This book looks at how historical linguists accommodate the written records used for evidence. The limitations of the written record restrict our view of the past and the conclusions that we can draw about its language. However, the same limitations force us to be aware of the particularities of language. This collection blends the philological with the linguistic, combining questions of the particular with generalizations about language change.
Reading America: Citizenship, Democracy, and Cold War Literature
(University of Massachusetts Press, 2016)
During the Cold War, the editor of Time magazine declared, “A good citizen is a good reader.” As postwar euphoria faded, a wide variety of Americans turned to reading to understand their place in the changing world. Yet, what did it mean to be a good reader? And how did reading make you a good citizen?
In Reading America, Kristin L. Matthews puts into conversation a range of political, educational, popular, and touchstone literary texts to demonstrate how Americans from across the political spectrum—including “great works” proponents, New Critics, civil rights leaders, postmodern theorists, neoconservatives, and multiculturalists—celebrated particular texts and advocated particular interpretive methods as they worked to make their vision of “America” a reality. She situates the fiction of J. D. Salinger, Ralph Ellison, Thomas Pynchon, John Barth, and Maxine Hong Kingston within these debates, illustrating how Cold War literature was not just an object of but also a vested participant in postwar efforts to define good reading and citizenship.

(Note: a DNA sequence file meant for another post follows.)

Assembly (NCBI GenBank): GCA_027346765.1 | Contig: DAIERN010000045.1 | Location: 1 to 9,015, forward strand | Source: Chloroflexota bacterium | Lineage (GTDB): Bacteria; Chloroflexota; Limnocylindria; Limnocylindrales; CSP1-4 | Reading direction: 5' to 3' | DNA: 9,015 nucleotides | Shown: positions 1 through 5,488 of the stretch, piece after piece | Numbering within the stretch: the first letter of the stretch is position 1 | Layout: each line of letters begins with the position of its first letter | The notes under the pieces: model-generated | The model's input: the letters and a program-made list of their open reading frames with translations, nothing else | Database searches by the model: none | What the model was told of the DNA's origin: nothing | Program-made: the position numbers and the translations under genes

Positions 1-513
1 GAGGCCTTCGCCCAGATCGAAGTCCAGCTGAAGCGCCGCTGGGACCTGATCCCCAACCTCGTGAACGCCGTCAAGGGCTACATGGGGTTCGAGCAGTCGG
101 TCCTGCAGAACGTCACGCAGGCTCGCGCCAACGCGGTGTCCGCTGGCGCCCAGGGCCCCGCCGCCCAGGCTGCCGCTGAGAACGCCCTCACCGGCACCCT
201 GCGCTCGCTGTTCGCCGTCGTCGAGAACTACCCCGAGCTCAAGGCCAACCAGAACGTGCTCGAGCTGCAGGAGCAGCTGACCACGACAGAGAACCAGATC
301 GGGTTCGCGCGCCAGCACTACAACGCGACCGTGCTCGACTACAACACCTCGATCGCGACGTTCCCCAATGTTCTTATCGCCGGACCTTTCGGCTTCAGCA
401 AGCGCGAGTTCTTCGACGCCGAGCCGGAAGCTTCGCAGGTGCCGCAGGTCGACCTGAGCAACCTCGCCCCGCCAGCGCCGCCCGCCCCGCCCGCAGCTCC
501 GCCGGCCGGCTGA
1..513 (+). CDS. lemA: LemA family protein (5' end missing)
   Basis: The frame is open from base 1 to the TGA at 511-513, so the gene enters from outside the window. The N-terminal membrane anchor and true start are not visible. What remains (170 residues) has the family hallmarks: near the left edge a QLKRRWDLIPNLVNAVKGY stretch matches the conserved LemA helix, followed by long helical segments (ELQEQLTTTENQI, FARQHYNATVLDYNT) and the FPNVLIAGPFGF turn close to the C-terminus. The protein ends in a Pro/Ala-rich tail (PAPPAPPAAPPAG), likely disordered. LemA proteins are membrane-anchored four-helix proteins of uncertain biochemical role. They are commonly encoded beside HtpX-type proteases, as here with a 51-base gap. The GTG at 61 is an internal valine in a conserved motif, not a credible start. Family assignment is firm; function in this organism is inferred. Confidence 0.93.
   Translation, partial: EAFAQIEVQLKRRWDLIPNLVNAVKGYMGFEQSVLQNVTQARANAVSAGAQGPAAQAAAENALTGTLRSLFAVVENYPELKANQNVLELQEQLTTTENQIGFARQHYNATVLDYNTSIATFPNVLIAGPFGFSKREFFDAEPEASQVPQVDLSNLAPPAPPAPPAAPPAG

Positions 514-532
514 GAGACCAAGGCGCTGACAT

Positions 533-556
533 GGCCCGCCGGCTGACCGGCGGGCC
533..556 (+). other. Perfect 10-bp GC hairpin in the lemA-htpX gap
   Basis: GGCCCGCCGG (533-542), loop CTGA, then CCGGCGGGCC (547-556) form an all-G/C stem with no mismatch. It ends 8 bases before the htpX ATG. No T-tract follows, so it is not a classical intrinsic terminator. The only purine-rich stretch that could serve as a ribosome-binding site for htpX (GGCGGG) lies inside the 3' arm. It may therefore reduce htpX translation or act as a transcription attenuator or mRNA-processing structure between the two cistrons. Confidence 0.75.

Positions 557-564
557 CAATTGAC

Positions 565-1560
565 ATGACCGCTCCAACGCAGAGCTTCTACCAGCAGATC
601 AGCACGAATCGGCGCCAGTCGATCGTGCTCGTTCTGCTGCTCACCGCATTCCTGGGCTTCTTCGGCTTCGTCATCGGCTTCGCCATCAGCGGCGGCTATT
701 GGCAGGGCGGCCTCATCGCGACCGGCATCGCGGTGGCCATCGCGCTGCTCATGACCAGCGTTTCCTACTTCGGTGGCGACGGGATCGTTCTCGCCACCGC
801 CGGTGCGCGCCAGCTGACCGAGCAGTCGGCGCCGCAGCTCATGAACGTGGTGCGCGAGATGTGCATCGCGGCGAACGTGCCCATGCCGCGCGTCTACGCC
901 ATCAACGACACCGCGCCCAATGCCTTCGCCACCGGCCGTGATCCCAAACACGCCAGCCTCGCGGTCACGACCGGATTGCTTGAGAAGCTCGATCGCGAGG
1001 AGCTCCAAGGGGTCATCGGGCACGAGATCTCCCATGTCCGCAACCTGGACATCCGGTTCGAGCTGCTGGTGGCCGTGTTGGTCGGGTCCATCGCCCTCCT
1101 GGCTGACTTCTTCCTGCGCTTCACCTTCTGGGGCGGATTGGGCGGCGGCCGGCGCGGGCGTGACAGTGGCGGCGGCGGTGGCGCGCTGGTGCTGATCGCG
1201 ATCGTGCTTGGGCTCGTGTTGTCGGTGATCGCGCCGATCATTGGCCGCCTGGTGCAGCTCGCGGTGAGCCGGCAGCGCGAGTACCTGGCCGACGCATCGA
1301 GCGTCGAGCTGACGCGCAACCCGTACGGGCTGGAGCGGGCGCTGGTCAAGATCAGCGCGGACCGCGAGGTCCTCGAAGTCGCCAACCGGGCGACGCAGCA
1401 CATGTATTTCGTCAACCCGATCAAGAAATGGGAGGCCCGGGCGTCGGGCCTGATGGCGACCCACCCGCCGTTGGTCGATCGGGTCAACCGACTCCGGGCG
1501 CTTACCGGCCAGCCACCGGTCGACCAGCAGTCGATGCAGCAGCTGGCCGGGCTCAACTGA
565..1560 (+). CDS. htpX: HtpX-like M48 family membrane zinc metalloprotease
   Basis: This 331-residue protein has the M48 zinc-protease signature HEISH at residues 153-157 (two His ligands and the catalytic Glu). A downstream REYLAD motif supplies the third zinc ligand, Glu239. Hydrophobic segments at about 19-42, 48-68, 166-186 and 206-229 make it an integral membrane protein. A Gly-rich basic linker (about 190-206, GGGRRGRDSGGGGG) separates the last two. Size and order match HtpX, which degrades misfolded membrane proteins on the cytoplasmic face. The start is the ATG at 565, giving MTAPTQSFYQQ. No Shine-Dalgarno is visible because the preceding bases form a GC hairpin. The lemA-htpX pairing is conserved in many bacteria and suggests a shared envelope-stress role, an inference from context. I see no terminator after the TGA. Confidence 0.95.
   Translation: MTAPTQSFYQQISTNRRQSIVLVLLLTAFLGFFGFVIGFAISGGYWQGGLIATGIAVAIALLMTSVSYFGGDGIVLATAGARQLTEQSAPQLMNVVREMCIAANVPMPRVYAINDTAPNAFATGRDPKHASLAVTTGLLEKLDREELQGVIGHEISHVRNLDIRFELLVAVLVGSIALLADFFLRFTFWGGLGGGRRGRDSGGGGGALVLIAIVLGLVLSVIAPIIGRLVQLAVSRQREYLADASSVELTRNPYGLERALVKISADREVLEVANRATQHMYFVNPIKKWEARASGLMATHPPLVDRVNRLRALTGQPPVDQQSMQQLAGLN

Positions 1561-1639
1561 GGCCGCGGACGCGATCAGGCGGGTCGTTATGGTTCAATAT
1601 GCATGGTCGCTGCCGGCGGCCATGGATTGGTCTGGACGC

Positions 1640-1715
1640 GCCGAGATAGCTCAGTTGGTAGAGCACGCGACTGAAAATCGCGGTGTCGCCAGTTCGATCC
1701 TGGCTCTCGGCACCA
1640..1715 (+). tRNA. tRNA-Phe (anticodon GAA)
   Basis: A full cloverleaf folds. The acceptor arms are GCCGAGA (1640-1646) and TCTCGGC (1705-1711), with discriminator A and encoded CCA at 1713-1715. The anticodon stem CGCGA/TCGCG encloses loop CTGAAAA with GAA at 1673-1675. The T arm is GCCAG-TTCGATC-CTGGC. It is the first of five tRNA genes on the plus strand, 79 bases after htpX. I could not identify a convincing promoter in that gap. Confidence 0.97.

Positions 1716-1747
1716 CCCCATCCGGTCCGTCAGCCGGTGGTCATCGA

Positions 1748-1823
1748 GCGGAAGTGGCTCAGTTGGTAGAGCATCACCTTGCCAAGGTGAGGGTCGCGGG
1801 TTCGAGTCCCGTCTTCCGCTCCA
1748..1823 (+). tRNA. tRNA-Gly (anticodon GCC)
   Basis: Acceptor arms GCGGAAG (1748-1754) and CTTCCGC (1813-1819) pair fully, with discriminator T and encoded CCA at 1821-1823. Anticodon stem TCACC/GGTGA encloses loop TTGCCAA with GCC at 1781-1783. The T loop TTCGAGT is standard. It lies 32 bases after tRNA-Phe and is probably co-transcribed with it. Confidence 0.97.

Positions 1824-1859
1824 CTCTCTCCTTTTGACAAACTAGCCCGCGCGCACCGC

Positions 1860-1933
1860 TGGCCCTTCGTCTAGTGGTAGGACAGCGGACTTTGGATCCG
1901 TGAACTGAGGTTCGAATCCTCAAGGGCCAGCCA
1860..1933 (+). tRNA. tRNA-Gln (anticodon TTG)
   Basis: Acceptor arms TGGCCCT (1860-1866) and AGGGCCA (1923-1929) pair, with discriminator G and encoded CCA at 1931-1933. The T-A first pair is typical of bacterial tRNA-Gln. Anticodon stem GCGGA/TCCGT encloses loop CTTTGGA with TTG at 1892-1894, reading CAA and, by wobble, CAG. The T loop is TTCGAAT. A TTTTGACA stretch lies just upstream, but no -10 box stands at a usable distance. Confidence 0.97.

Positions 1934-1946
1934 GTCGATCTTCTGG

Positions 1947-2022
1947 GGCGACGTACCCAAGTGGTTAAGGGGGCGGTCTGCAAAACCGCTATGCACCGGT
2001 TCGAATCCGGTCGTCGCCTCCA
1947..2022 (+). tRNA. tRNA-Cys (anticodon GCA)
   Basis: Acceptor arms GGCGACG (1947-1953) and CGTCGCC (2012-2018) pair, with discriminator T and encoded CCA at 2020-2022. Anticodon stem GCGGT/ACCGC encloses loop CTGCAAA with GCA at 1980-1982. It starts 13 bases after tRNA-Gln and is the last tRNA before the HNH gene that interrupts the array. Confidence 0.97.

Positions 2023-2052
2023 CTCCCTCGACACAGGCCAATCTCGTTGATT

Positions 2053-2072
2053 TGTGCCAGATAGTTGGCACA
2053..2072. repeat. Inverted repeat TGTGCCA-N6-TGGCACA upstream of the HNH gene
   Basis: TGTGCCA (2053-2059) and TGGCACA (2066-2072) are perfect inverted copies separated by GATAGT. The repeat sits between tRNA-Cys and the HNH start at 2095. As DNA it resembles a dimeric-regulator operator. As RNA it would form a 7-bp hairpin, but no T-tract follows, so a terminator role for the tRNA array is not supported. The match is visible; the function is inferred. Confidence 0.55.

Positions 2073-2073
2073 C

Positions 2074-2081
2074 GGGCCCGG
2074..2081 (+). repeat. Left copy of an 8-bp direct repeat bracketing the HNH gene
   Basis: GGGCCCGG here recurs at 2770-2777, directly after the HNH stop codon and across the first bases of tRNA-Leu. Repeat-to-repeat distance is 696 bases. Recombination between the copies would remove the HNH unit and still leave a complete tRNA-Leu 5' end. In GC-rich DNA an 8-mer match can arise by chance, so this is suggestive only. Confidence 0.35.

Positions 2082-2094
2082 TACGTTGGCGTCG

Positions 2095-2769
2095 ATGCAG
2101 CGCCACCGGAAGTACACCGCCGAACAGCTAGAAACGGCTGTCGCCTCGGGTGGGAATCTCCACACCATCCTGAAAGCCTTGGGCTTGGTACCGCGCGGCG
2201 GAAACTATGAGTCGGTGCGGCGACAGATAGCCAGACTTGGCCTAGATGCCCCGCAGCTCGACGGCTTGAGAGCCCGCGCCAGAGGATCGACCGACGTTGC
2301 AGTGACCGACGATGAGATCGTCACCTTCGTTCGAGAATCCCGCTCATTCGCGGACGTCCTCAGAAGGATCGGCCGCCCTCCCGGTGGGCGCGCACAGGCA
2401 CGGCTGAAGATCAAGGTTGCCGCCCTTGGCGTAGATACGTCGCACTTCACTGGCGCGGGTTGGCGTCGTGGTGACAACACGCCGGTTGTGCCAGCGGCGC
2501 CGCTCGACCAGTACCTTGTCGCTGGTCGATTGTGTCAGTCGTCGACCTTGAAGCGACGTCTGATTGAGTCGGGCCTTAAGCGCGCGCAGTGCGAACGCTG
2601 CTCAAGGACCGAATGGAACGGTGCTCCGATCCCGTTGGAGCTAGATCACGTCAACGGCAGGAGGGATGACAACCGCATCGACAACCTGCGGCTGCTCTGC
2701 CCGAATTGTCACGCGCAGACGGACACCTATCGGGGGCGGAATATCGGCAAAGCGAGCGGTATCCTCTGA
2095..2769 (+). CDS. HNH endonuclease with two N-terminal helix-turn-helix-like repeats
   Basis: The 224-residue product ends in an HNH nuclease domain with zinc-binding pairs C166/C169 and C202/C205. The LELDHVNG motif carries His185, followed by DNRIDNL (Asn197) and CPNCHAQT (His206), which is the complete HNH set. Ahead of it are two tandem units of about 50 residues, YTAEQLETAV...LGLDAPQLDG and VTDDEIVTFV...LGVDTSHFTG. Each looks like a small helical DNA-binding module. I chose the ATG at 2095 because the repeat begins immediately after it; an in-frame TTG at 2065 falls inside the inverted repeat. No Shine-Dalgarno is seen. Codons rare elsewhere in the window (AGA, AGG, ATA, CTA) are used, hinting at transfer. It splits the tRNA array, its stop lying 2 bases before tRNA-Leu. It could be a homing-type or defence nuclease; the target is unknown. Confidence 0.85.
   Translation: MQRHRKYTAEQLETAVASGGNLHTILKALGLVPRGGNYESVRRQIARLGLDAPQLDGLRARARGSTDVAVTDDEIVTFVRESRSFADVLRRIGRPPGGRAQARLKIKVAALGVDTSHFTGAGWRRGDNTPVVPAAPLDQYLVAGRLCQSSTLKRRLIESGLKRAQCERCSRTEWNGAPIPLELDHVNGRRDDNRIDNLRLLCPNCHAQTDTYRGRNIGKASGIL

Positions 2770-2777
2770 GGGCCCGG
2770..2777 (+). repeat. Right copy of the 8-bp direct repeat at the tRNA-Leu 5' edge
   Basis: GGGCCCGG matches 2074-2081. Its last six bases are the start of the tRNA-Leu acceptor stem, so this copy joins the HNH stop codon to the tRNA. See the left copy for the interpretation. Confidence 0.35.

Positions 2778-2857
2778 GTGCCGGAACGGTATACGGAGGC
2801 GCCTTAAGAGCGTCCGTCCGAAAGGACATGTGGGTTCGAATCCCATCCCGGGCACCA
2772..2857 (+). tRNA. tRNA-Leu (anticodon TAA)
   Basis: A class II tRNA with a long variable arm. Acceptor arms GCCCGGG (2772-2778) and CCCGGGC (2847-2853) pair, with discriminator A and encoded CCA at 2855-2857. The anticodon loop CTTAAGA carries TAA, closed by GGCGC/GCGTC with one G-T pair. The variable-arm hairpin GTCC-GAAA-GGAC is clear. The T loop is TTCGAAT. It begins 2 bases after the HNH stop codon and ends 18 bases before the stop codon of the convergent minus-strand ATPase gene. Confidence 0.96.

Review by Ed Cutler presented at Faculty Book Lunch
Kristin L. Matthews’ new book takes a cultural commonplace–the importance of reading and reading well in a democratic society—and recasts it as a discourse whose deeper sociology is fraught with contradiction. Cultural discourses are nothing if not durable and alarmist. And the United States’ purported literacy crisis has persisted, unexamined, across the American Century. Matthews asks what is at stake when the Department of Agriculture hosts a conference on the national reading crisis in 1951? What when dozens of other such initiatives follow? Do good readers really make better citizens, or might “reading well” serve to acculturate an acquiesce toward established authority, to a greatness already distilled in the Great Books and, by extension, the triumphalist self-image of American liberalism itself? What happens when writers and readers shake off the passive inwardness of middlebrow reading and turn the tables on the question of what is to be read and why? Matthews’ book sheds a revealing light on these questions, demonstrating how the emergence of the New Left, campus activism, even the birth of metafiction can be read as blowback from the quietist, narcotizing, Book-of-the-Month-Club agendas for American readers. Deeply researched, persuasive, and wholly original, Reading America is a vital new contribution toward our understanding of a tumultuous era that in turn helps us better perceive our own.
(Palgrave Macmillan; 1st ed. 2016 edition)
This collection of essays explores how readers on both sides of the Atlantic shaped the contours of “English literature” in the 1800s, expressing love for books and their authors through a wide variety of media and social practices. While love as such is difficult to quantify or recover, the records of such affection survive not just in print, but also (for example) in monuments, in art, in architecture, and in the ephemera of material culture. Thus, the authors aim to expand the normal range of literary reception studies.